Tejada had on a perpetual smile during the tour, seeing years of negotiations and false starts come to fruition. He was especially excited at the foosball table, which was covered by a piece of cardboard and he gleefully removed to spin the handles.
The facility will be free and open to the public from 7:00 a.m. to 10:00 p.m. weekdays, 9:00 a.m. to 10:00 p.m. Saturdays and 1:00 to 9:00 p.m. Sundays.
The only uses that will require fees are the fitness center and the parking garage after four hours. It was Tejada’s hope that the garage be completely free, but, in a controversial decision, he and county staff compromised on four hours of free parking, to prevent the garage from becoming a “haven for commuters,” according to the Sun Gazette.
The gymnasium has two full basketball courts and lines painted for volleyball and pickleball, which Facility Manager Rob Carter said was the most-requested activity in community meetings.
Arlington Mill also has a satellite office of the Arlington County Employment Center, classrooms, multipurpose rooms available to reserve, a room for the Project Family service and a rooftop garden. The center will have WiFi and, on the first floor, Pan American Bakery and Café. However, the bakery won’t be open for a few months after the center itself opens.
Next door, the Arlington Partnership for Affordable Housing is still in construction on its apartment building, on land leased from the county. The window to apply for the waiting list for the building opens today and closes Saturday, Aug. 31. The fourth floor of the center is currently unoccupied, and is part of 9,900 square feet of the facility that is designated for future use.
When asked what he would tell critics who say Arlington Mill has been a vanity project, Tejada responded, “I would invite them to come here and meet the diverse people who will use this center, and then we can chat them up.”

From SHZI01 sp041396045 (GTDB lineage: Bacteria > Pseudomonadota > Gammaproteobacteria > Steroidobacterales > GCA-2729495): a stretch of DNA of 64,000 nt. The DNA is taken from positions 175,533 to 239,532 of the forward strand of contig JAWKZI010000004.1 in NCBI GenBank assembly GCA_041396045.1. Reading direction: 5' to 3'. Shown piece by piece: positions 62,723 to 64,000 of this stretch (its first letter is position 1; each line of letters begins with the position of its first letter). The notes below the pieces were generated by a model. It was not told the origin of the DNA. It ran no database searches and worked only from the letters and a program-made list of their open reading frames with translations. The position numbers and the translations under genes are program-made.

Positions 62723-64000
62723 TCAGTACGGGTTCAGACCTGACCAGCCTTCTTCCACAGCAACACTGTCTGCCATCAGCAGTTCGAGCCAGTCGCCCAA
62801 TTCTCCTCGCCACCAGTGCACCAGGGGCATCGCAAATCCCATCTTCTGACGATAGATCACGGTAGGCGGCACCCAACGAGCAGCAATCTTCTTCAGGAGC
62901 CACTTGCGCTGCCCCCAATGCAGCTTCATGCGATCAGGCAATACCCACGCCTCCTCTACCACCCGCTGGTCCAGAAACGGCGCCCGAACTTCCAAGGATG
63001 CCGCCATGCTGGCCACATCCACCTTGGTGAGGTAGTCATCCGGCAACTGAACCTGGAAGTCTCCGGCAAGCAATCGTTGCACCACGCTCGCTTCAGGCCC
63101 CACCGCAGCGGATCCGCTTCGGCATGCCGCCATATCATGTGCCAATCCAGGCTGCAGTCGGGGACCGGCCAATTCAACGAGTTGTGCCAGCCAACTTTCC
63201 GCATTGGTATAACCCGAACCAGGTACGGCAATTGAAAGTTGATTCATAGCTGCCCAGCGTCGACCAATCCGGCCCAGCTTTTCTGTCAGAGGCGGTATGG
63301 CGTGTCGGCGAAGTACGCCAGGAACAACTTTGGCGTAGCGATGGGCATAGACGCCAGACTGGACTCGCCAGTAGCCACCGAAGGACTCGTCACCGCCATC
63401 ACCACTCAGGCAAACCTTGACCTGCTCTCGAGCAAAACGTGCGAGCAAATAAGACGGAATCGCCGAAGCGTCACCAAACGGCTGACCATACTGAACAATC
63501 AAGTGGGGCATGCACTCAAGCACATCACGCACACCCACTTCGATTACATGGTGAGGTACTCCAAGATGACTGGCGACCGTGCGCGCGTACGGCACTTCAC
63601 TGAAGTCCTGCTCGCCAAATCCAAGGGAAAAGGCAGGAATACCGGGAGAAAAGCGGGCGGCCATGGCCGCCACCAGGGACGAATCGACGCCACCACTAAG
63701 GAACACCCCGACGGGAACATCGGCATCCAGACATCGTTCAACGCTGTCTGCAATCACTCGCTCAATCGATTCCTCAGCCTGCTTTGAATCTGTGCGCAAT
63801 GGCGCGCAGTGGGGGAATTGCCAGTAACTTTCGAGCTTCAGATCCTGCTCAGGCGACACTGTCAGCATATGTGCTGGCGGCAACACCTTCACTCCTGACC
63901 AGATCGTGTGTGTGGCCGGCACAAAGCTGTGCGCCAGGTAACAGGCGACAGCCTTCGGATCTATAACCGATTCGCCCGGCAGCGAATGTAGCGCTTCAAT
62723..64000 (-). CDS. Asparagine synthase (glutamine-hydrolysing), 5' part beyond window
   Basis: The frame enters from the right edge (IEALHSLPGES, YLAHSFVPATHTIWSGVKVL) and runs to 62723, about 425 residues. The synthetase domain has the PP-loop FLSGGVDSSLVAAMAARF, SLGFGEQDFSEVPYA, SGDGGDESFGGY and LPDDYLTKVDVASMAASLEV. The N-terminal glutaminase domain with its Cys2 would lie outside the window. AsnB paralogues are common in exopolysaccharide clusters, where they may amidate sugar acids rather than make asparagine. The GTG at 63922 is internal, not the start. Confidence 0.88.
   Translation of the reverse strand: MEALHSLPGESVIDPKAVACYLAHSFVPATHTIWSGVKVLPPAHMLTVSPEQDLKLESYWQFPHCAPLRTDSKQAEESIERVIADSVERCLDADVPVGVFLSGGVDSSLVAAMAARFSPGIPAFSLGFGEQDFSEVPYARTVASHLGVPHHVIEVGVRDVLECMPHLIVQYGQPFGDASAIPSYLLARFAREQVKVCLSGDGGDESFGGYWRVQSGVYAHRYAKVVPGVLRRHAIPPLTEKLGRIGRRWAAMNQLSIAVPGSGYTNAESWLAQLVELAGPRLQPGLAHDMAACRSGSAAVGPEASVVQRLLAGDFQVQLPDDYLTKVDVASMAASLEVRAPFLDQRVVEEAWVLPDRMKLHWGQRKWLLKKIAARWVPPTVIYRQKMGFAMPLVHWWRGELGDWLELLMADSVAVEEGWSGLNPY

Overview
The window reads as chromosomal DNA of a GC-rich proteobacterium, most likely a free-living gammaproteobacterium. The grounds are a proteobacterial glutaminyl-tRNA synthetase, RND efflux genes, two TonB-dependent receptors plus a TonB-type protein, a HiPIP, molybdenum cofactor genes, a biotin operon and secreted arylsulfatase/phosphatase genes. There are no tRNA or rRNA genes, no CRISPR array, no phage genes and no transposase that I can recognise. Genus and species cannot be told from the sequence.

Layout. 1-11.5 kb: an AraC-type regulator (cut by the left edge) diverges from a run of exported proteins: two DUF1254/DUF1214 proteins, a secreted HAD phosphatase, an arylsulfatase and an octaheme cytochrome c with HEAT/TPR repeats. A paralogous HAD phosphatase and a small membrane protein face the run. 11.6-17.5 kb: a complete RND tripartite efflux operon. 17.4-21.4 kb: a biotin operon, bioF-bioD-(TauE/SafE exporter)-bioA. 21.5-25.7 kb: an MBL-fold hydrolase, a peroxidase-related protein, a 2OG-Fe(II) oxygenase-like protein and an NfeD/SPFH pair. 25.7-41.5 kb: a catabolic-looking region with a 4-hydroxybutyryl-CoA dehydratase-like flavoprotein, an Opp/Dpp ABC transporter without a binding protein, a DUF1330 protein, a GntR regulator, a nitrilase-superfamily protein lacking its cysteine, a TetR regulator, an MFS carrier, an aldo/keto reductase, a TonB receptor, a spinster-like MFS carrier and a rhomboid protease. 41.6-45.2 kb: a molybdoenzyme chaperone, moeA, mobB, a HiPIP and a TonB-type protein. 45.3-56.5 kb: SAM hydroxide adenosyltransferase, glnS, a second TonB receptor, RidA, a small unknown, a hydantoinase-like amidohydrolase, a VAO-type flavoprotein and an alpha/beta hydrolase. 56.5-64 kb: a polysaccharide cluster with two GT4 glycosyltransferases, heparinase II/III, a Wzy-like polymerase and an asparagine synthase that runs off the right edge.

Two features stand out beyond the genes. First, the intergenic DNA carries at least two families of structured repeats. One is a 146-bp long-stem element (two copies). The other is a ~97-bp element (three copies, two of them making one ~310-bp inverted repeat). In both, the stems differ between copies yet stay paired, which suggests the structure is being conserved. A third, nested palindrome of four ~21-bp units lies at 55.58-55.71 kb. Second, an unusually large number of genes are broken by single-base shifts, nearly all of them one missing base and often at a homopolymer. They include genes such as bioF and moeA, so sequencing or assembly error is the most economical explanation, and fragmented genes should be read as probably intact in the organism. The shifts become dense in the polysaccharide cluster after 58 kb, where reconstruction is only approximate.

Three males, including a 17-year-old juvenile, entered an apartment building in the Columbia Heights West neighborhood by following a resident through the front door, according to Arlington County Police spokesman Dustin Sternbeck. As they entered they put on masks and gloves and went down to the garage, Sternbeck said.
A resident called police around 11:25 p.m. after observing suspicious individuals looking into cars. Police arrived at the building, on the 800 block of S. Greenbrier Street, and arrested the three suspects inside the garage, Sternbeck said.
A woman, who police say was the getaway driver, was later arrested in a van outside the apartment. She apparently didn’t notice the commotion inside the garage because she was talking on her cell phone when the arrests were made, Sternbeck said.
The two adult men — Charles Messiah of Annandale and Kareem Taylor, both 19 — were charged burglary, conspiracy to commit burglary, and contributing to the delinquency of a minor. One was also charged with resisting arrest.
The female suspect, 19-year-old Ciarra Rice of Lorton, was charged conspiracy to commit burglary.
Sternbeck recommended that residents be mindful of individuals trying to gain access to apartment buildings and secured parking garages. He also commended the resident who alerted police to this incident.
Photos courtesy ACPD
(Update at 7:10 p.m.) A woman somehow drove her car onto the front porch of an apartment building in the Columbia Heights West neighborhood this afternoon.
The accident happened at the corner of 8th Road S. and S. Emerson Street. A witness tells ARLnow.com that the driver was trying to back into a street parking spot when she lost control, hit the front of a Honda, drove in a U-turn in the front yard of the building and came to rest on the front porch. In the process, the woman’s car took out one of the porch’s columns.
We’re told the small, three-story apartment building is currently vacant.
The woman did not appear injured, though her car suffered significant damage to the drivers side. Firefighters from Fairfax County managed to drive the car off the front porch and into a nearby parking lot.